TAMPA — For almost four decades, Alpha House has been a lifeline for homeless mothers and pregnant women, providing shelter and help to get back on their feet.
But its mission to help only pregnant women and those with young children sometimes meant separating struggling families.
And as the affordable housing crisis in Hillsborough left more households struggling financially, it became clear that the group needed to do more to help the whole family, said Chief Executive Officer Patricia Langford.
"It's not that we are turning away from our historic core population, it's just that we have the ability to bring the entire family in," said Langford. "I think it's easier for the family to focus when they're all together."
It's not just the group's mission that has changed. It has rebranded itself as Dawning Family Services and relocated from South Tampa to a new 1.8 acre site on Armenia Avenue in West Tampa, a community with more needy families.
And on Aug. 29, Dawning will launch a capital campaign with the target of raising about $8 million for construction of a 61-unit three-story emergency shelter. Other funding will come from grants from local government agencies.
When complete, the shelter will be able to house almost 250 people for up to 90 days. Two existing buildings on the site will be renovated into a family welcome center and a community services building with laundry, showers and multi-purpose rooms.
"We will need the support of the community in order to make sure that all of our 61 units can be built," said Langford. "I think this is an absolute need in Hillsborough County, and we are going to look to support from the community to help us with this dream."
Dawning's new location will make it easier for needy families to get help, said Jackie Dryden, the group's director of advancement. The new location is served by a county bus route and there is a nearby elementary school that children at the shelter could attend.
There will also be more focus on helping families avoid becoming homeless through prevention and diversion services.
Dawning's shift in mission puts it more in line with the U.S. Department of Housing and Urban Development, which now favors programs that put homeless people in permanent housing. Under its old guise as Alpha House, the non-profit group was one of several that lost out on federal funding because of a shift away from transitional housing, which could be for up to two years.
The families that Dawning serves are typically low-income. Some already have an eviction in their past, making landlords wary of accepting them or requiring double security deposits.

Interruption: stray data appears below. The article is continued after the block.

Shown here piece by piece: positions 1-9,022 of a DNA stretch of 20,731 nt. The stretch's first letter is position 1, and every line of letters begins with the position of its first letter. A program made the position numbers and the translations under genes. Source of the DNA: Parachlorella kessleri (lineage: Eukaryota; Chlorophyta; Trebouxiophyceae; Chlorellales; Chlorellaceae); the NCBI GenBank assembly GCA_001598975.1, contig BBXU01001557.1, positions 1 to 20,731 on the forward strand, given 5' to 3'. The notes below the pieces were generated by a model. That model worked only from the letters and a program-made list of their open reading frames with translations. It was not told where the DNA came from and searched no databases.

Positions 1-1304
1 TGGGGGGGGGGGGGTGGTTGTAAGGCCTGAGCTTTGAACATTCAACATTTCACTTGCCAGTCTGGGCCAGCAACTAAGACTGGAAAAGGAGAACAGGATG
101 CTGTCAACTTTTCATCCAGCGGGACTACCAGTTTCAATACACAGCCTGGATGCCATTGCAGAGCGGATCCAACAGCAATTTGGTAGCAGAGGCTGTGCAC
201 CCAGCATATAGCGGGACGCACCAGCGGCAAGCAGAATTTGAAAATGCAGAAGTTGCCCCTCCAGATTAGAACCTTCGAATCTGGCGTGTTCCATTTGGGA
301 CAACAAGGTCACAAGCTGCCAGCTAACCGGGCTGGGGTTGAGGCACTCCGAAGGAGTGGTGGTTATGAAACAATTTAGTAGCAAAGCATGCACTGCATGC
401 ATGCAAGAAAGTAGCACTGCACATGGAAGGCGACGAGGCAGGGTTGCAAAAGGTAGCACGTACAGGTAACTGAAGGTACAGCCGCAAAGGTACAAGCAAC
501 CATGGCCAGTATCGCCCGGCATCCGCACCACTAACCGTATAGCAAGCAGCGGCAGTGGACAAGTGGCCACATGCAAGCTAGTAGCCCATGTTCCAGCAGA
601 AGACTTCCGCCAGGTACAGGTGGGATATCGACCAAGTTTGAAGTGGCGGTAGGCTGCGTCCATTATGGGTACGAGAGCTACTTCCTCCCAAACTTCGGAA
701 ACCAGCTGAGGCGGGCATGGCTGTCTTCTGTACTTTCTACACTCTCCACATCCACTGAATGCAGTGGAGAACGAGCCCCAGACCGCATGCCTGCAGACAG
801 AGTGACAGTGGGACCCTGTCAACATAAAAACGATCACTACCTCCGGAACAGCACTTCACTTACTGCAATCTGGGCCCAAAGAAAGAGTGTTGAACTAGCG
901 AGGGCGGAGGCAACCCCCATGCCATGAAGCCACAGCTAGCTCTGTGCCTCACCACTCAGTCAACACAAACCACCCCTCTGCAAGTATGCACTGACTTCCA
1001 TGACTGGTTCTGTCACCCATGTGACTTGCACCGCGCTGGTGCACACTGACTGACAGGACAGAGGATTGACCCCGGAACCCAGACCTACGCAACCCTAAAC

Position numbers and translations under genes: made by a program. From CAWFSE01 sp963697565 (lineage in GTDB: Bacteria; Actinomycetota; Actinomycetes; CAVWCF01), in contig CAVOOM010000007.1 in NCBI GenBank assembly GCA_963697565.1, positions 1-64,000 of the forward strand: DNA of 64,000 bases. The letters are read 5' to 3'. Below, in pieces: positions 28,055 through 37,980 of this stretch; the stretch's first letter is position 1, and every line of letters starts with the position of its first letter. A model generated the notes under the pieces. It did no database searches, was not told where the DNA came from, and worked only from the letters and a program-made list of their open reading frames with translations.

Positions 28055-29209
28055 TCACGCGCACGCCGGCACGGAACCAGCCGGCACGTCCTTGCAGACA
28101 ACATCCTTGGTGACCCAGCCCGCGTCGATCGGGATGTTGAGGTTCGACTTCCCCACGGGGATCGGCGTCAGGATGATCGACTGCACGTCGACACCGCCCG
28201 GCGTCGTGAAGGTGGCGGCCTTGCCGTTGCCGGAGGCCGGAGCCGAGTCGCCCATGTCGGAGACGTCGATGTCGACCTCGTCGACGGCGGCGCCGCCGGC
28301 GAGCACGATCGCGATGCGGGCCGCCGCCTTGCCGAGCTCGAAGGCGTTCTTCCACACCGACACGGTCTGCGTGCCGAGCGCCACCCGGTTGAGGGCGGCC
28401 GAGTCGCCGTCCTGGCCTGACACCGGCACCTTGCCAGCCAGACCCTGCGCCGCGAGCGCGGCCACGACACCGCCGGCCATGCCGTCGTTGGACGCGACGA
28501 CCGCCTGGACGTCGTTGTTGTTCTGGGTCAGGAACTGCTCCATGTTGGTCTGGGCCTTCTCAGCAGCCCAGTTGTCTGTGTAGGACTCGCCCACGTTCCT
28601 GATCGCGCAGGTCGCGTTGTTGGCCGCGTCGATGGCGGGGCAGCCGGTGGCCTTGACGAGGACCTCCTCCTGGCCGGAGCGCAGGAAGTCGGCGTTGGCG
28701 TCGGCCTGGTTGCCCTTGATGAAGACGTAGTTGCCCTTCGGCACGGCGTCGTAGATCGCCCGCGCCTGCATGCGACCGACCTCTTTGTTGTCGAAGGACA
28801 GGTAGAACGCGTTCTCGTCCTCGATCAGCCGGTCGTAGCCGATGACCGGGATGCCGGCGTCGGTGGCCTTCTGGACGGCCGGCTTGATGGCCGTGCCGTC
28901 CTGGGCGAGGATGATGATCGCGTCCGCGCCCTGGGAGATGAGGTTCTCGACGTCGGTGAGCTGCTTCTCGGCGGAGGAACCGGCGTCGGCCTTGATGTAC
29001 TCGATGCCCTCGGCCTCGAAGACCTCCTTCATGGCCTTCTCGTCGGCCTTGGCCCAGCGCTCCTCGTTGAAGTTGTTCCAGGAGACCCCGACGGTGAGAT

There is no shortage of them in Hillsborough County. The 2019 Point in Time Count of homelessness estimates that 2,000 adults and children will be homeless over the course of a year. Another study, by the Shimberg Center for Housing Studies at the University of Florida, found that half of all renters pay more than half their income on housing. That puts them at risk of debt and homelessness if they face a large medical or car repair bill.
Laquisha, a Tampa mother of seven, became homeless when pregnant with her youngest child after an altercation with her children's father. The Times is not using her full name to protect her identity.
Her children ended up in foster care and she bounced from relative to relative, sometimes sleeping outdoors.
"It was really devastating," she said. "I felt I would never get myself out of what I was in."
Help came when a friend told her to contact Dawning. She was placed in a shelter where staffers helped her obtain a bus pass, access to daycare and a housing voucher. She found work at a local fast food restaurant and is now able to have her children visit with her. She is working through a case plan to be permanently reunited with them.
"I never saw a program that helps you as much," she said.
Other homelessness prevention efforts include help with employment including writing résumés and making sure families receive any benefits they are entitled to such as daycare vouchers.
Dawning sold its South Tampa location in September for $2.8 million, according to Hillsborough County Property Appraiser data. Its new location cost just under $800,000.
The new shelter is expected to take several years to be complete. In the interim, the group is renting apartments to provide short-term housing for about 30 families.
Contact Christopher O'Donnell at email@example.com or (813) 226-3446. Follow @codonnell_times.